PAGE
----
Polemics & Exchanges

On the Blue-Eyed Coulter

Robert Stacy McCain’s main point in his review of Ann Coulter’s Godless: The Church of Liberalism (“Is Ann Coulter Among the Prophets?” September) seems to be that those of us who are not blonde and blue-eyed should not envy those who are.  (“But we all cannot be blue-eyed blondes, and, in the Age of Media, many must toil in thankless obscurity while a favored few reap fame and fortune.”)

The question is not whether Chronicles editors and contributors sit around pouting because they are not called upon to be pundits on television.  The question is why such people as Coulter, with scant credentials, receive such fortunate attention, while others who are well established do not—and, indeed, would “toil in thankless obscurity” or be forgotten altogether, were it not for Chronicles.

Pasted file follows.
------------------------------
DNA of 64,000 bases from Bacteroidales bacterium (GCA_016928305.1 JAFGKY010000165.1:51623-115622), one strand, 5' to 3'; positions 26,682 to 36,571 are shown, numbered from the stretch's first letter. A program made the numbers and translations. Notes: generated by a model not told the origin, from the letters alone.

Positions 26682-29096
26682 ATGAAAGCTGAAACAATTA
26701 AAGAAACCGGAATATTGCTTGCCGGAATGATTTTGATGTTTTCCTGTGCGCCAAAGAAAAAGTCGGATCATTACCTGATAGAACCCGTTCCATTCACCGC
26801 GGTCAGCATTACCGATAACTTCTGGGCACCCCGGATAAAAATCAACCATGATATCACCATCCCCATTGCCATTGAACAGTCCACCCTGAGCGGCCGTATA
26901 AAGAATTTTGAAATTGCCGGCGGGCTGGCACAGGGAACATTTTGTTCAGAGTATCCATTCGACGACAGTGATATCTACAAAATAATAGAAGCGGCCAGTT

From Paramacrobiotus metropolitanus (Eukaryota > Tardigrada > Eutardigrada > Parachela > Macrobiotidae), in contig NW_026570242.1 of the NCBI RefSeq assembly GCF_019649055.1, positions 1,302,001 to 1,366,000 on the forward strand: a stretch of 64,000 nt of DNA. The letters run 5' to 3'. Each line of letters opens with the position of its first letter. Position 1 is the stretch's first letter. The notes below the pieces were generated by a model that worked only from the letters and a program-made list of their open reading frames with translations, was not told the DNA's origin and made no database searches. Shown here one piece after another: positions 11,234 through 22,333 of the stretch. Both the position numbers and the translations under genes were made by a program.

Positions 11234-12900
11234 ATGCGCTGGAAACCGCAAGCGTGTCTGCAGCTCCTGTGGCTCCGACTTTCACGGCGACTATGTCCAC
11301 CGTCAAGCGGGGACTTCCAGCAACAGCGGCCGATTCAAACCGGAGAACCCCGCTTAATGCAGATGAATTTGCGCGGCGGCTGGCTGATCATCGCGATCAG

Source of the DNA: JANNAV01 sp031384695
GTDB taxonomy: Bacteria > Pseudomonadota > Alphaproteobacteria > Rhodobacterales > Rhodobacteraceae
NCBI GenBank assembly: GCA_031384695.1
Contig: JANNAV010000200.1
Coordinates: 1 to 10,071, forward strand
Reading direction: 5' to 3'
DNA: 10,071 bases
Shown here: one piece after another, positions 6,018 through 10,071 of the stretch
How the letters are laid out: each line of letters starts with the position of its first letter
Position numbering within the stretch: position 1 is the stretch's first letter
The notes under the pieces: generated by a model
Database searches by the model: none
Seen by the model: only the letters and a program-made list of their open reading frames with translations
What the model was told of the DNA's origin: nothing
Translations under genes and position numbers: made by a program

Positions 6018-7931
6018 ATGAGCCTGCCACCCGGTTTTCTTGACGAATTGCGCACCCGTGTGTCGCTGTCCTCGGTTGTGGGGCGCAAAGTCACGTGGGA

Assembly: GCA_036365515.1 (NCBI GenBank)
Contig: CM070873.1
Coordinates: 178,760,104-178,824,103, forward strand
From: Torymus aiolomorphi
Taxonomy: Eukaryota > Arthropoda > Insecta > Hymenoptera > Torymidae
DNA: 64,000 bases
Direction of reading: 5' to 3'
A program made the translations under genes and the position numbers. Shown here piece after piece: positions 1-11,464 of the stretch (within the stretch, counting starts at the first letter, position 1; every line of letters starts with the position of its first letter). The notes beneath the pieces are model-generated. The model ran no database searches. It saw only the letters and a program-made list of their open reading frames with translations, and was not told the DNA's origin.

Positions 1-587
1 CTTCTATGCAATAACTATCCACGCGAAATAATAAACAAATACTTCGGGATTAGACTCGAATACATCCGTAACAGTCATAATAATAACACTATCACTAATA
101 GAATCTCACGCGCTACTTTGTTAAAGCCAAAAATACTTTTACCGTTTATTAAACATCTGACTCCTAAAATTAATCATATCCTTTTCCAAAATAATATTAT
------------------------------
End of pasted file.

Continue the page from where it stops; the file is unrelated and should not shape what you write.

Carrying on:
Ann Coulter was just another East Coast lawyer when, in 1996, for some reason, she got her first gig on the fledgling MSNBC as a “legal analyst.”  What influential paper had she written on law, or what famous case was she part of that merited this promotion into the world of celebrity punditry?  Her vaulting into prominence over people who have far more distinguished legal careers strikes at the heart of the popular conservative argument that hard work and...

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